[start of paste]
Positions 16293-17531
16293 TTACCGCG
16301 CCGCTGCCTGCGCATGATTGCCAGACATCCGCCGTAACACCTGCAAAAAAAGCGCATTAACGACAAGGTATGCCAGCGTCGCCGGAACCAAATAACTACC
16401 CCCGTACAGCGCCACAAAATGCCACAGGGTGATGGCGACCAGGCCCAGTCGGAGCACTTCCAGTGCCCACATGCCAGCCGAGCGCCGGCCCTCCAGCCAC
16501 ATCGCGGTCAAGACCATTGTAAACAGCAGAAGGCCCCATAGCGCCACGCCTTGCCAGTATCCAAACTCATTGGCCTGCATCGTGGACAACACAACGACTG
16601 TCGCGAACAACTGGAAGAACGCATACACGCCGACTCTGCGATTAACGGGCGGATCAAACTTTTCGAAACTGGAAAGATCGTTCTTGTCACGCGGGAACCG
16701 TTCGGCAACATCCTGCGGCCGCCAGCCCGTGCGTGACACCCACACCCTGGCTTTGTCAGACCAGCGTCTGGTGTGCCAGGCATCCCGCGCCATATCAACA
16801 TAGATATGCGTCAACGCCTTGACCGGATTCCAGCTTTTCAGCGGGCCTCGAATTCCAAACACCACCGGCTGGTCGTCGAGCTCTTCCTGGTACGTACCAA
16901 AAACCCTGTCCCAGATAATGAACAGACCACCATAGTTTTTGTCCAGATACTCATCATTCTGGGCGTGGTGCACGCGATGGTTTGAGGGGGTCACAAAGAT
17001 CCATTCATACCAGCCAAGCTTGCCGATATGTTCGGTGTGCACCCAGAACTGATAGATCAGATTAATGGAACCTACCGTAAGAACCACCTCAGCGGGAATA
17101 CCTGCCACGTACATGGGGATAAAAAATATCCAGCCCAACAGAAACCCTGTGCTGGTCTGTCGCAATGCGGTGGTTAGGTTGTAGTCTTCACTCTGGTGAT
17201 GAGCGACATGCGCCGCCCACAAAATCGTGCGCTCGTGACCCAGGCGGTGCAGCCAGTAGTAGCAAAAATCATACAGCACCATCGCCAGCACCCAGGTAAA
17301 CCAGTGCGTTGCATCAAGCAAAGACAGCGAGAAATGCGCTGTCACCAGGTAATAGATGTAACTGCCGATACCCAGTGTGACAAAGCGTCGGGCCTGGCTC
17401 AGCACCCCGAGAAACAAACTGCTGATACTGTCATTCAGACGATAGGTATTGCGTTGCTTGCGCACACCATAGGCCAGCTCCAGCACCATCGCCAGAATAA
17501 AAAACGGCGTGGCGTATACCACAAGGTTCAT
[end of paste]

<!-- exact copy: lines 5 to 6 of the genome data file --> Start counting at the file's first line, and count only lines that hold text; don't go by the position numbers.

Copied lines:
16501 ATCGCGGTCAAGACCATTGTAAACAGCAGAAGGCCCCATAGCGCCACGCCTTGCCAGTATCCAAACTCATTGGCCTGCATCGTGGACAACACAACGACTG
16601 TCGCGAACAACTGGAAGAACGCATACACGCCGACTCTGCGATTAACGGGCGGATCAAACTTTTCGAAACTGGAAAGATCGTTCTTGTCACGCGGGAACCG